Interfacial Chemistry for Energy and the Environment
Interfacial Chemistry for the Environment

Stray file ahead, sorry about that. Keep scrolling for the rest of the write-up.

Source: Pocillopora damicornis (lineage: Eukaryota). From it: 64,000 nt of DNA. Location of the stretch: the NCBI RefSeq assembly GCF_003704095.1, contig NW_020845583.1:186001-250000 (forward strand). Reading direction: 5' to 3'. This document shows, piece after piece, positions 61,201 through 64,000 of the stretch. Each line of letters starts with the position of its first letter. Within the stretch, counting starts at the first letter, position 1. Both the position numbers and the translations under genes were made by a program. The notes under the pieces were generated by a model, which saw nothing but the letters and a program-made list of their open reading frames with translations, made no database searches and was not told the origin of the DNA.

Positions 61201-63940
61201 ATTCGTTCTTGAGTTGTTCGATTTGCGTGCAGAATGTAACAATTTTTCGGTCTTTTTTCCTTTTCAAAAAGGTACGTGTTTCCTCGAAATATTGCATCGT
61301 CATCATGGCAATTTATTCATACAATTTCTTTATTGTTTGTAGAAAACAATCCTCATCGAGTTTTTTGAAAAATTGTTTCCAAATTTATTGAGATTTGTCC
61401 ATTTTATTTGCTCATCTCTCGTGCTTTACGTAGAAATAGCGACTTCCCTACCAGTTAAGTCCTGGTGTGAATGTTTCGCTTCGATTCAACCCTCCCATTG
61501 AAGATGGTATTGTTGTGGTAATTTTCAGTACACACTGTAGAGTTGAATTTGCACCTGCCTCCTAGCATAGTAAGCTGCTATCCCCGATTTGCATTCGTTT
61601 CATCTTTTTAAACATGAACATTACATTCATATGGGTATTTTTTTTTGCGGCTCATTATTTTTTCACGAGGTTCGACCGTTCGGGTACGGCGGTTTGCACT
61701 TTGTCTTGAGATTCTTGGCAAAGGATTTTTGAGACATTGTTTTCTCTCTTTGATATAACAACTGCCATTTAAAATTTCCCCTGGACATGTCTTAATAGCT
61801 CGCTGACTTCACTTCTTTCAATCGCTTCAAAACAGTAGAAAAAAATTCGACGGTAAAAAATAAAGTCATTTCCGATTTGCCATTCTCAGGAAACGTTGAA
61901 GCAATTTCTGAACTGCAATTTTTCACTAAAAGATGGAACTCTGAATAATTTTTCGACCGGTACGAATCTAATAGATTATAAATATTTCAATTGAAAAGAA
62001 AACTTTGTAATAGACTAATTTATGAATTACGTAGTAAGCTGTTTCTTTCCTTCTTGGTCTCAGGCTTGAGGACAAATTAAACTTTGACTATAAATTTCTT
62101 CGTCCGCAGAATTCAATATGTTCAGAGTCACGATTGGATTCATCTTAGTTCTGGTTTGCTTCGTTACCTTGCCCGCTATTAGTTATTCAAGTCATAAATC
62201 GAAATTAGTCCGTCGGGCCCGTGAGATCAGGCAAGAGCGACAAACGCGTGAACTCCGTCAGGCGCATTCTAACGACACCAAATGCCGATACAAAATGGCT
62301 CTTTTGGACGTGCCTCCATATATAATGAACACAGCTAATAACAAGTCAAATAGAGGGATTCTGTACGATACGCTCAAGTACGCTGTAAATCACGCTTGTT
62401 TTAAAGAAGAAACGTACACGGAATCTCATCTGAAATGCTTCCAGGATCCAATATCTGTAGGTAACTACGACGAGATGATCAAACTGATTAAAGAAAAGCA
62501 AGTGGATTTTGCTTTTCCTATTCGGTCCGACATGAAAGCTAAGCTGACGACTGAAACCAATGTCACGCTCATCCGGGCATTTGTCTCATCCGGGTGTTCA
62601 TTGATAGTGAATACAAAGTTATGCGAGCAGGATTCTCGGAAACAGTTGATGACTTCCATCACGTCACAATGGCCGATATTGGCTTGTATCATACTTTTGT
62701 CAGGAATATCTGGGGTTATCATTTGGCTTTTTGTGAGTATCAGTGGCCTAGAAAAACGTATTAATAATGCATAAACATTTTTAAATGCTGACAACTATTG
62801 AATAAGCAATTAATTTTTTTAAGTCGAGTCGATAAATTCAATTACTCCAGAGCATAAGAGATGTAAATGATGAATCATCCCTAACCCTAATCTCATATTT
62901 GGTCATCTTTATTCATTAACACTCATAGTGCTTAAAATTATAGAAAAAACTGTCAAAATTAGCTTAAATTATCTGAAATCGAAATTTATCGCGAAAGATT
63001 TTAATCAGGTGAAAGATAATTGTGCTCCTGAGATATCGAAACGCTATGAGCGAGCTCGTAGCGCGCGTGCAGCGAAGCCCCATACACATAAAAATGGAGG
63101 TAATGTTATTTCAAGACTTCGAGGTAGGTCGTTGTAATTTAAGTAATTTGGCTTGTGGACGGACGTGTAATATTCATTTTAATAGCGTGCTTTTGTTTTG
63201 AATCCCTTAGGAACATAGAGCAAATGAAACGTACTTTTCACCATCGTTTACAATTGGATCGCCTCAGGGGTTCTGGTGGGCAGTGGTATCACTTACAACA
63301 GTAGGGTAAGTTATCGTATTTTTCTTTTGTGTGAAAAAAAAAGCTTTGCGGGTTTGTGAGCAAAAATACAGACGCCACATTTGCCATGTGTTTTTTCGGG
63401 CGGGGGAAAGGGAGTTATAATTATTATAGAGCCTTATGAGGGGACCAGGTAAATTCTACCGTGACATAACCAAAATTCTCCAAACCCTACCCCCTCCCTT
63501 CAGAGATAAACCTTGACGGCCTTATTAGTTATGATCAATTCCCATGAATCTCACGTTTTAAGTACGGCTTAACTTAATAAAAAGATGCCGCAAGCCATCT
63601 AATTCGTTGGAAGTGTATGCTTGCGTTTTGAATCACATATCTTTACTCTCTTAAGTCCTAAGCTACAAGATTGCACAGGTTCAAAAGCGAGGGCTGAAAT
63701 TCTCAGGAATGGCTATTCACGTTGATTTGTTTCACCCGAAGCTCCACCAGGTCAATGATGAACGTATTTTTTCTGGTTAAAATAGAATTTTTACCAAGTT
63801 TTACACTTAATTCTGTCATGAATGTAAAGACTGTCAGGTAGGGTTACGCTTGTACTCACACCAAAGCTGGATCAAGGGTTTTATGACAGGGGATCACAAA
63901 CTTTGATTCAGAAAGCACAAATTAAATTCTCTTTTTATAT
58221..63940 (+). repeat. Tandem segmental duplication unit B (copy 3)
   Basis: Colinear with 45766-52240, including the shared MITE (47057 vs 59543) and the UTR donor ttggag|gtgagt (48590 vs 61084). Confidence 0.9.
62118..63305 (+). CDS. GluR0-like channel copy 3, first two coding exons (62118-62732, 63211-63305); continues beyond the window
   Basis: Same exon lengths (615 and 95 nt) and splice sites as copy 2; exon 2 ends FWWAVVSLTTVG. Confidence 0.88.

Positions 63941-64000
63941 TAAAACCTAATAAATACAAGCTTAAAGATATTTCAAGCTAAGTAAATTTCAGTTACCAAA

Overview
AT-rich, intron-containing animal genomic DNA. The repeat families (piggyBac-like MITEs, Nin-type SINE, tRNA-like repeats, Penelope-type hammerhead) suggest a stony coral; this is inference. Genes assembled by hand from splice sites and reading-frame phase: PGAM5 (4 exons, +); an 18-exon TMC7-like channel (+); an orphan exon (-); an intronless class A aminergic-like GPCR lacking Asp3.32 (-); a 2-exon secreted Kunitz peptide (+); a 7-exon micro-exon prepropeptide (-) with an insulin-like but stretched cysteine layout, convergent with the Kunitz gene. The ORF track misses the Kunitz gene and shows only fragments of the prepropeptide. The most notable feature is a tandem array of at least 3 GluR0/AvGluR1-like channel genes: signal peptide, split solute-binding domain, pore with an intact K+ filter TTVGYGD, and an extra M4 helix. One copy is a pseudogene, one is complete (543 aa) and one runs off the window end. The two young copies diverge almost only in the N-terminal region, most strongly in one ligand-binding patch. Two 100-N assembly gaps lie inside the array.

Understanding the role of aerosols in climate change is an important scientific challenge that is critical to accurately predict the environmental impact of future energy technology options, atmospheric chemistry, and human health. Although aerosols are important in a wide range of scientific disciplines, there is much that remains to be understood, particularly their surface properties and influences on atmospherically relevant reactions. Many physical and chemical processes at aerosol surfaces have been appreciated theoretically and conjectured experimentally. We thus explore the novel coupling of surface-selective nonlinear spectroscopy to various problems related to aerosol surfaces. The topic is to understand the physical and chemical properties at aerosol surfaces that are of key relevance to cloud formation and global climate change. There are many fundamental scientific questions to be addressed. Can aerosol particle surfaces serve as efficient media for photochemical processes? Can photochemical reactions be made faster on particle surfaces? How do these surface reactions affect cloud condensation properties of aerosol particles?